Typically, cyberspace is thought of as the ultimate disembodiment. Many expound on cyber-spatial opportunities related to freeing oneself of the body and materials. In these worlds, we become faceless and bodiless; orphaned from our tangible self. We are free to try on other selves and postures, experimenting and acting through other identities we are also anonymous, losing our uniqueness and possibly our accountability.
Cyberprint provides a theoretical framework for exploring and inhabiting cyberspace with an identity. This identity is inextricably tied to the individual inhabitants because it germinates from their physiological signals. Our physical bodies inhale, they exhale, they beat, they sweat, they shiver. These functions are uncontrollable and necessary. They are also unique to our own self. If we incorporate the fundamentals of physical being to establish virtual being, to give form and space to personal architectures and avatars, we create a personal signature, a cyberprint. The cyberprint also sustains beyond our dwelling, leaving an imprint of our physical place in time. The ancient roman poet, Ovid, stated ”In medicine, as in life, until the mind has been prepared to see something, it will pass unnoticed as invisible, as though it did not exist”. Cyberprint attempts to bring this body architecture, the self atmosphere, to existence, making it visible and challenging our perceptions.
The question is then how do we reinterpret the elements of architecture (rhythm, light, texture, etc.) into a virtual world modified by and for our physiological being. We can begin by developing a language; naming the physiological data and designing the corresponding values. If we take a look at our bodies, they are constantly talking. Yet, we have only invented a few languages to communicate and understand what they are saying. We have learned to read some of the conscious messages such as postures, gestures,and sounds. The many untold stories lie in the involuntary actions of the body. Developing a language for the subconscious messages will offer communication of the self on a new level.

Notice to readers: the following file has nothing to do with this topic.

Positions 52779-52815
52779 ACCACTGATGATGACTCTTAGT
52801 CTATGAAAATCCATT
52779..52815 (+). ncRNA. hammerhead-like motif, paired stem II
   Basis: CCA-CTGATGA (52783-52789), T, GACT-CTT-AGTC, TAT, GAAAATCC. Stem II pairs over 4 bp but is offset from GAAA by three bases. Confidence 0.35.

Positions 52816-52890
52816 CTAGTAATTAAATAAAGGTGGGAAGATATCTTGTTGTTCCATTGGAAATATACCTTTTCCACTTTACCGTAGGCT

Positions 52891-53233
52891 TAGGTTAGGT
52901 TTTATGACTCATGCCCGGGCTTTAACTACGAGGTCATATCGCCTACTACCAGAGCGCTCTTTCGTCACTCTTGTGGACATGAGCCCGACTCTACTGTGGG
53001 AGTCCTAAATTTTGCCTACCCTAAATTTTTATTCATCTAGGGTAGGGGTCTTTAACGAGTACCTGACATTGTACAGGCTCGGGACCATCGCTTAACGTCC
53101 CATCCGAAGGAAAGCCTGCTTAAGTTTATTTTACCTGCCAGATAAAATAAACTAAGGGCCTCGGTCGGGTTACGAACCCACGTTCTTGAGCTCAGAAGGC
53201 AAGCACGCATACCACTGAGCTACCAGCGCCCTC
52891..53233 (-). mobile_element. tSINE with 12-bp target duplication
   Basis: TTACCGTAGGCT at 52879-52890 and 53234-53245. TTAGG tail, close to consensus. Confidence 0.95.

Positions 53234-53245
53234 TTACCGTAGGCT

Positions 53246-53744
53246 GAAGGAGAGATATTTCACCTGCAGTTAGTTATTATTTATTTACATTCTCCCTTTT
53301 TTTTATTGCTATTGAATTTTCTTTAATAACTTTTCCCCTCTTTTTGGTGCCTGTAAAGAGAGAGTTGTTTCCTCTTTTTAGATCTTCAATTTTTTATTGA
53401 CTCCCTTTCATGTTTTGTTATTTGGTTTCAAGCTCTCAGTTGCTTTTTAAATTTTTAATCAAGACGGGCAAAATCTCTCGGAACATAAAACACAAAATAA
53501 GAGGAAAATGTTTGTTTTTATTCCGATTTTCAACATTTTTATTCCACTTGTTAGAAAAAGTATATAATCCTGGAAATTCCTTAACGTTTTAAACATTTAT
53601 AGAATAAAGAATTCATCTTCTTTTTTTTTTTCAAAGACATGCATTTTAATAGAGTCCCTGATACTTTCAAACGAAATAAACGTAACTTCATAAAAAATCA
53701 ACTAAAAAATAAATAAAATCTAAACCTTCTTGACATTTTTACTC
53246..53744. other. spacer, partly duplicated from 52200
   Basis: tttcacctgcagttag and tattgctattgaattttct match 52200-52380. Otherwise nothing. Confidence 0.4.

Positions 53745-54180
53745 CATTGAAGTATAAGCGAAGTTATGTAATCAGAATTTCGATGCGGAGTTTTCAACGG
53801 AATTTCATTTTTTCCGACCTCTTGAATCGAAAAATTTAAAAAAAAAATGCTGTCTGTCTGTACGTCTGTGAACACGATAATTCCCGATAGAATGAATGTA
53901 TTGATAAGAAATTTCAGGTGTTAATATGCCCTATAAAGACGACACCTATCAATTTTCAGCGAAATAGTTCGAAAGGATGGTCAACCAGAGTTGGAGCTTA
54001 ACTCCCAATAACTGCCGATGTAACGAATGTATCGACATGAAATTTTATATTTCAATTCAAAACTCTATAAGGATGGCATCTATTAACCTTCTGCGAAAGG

- Debra Gondeck-Becker, USA, is a designer and multimedia consultant for Jordani Consulting Group, Minneapolis. Jordani Consulting Group specializes in consulting, systems design, and software development for the design and building industry. Ms Gondeck-Becker’s treks in virtual environments include researching the principles of dwelling in relation to real versus virtual inhabitation, developing a virtual Minneapolis for children as birds and builders, and teaching, lecturing, and hosting special interest groups on virtual reality.
- Dr. Julio Bermudez, USA, is an Assistant Professor at the University of Utah Graduate School of Architecture. He teaches beginning and advanced courses in architectural design, representation and theory. Dr. Bermudez’s research interest focuses on virtual environments/objects /experiences and the relationship between digital media and design process/representation.
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